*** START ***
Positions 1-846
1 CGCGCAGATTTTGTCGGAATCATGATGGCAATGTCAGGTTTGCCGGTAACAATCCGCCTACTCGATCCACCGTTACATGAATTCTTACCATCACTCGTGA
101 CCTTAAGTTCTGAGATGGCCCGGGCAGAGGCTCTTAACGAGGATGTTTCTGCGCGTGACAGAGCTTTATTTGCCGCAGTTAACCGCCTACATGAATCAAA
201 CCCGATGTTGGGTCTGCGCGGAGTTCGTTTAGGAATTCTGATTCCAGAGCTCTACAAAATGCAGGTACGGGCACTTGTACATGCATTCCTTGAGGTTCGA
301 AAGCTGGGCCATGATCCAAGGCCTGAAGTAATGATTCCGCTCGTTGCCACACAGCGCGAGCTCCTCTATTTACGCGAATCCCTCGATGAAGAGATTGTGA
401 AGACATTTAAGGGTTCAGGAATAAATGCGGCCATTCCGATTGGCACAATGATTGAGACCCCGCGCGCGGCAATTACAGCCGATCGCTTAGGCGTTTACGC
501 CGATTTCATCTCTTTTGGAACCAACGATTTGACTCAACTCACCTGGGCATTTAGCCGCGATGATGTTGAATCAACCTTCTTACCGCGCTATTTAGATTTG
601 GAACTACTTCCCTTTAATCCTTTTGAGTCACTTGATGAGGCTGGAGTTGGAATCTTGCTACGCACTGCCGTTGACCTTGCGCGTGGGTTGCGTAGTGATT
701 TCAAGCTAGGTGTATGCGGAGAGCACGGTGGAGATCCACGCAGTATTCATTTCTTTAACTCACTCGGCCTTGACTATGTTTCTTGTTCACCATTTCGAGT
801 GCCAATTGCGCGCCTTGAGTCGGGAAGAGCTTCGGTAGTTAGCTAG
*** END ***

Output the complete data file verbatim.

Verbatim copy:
Positions 1-846
1 CGCGCAGATTTTGTCGGAATCATGATGGCAATGTCAGGTTTGCCGGTAACAATCCGCCTACTCGATCCACCGTTACATGAATTCTTACCATCACTCGTGA
101 CCTTAAGTTCTGAGATGGCCCGGGCAGAGGCTCTTAACGAGGATGTTTCTGCGCGTGACAGAGCTTTATTTGCCGCAGTTAACCGCCTACATGAATCAAA
201 CCCGATGTTGGGTCTGCGCGGAGTTCGTTTAGGAATTCTGATTCCAGAGCTCTACAAAATGCAGGTACGGGCACTTGTACATGCATTCCTTGAGGTTCGA
301 AAGCTGGGCCATGATCCAAGGCCTGAAGTAATGATTCCGCTCGTTGCCACACAGCGCGAGCTCCTCTATTTACGCGAATCCCTCGATGAAGAGATTGTGA
401 AGACATTTAAGGGTTCAGGAATAAATGCGGCCATTCCGATTGGCACAATGATTGAGACCCCGCGCGCGGCAATTACAGCCGATCGCTTAGGCGTTTACGC
501 CGATTTCATCTCTTTTGGAACCAACGATTTGACTCAACTCACCTGGGCATTTAGCCGCGATGATGTTGAATCAACCTTCTTACCGCGCTATTTAGATTTG
601 GAACTACTTCCCTTTAATCCTTTTGAGTCACTTGATGAGGCTGGAGTTGGAATCTTGCTACGCACTGCCGTTGACCTTGCGCGTGGGTTGCGTAGTGATT
701 TCAAGCTAGGTGTATGCGGAGAGCACGGTGGAGATCCACGCAGTATTCATTTCTTTAACTCACTCGGCCTTGACTATGTTTCTTGTTCACCATTTCGAGT
801 GCCAATTGCGCGCCTTGAGTCGGGAAGAGCTTCGGTAGTTAGCTAG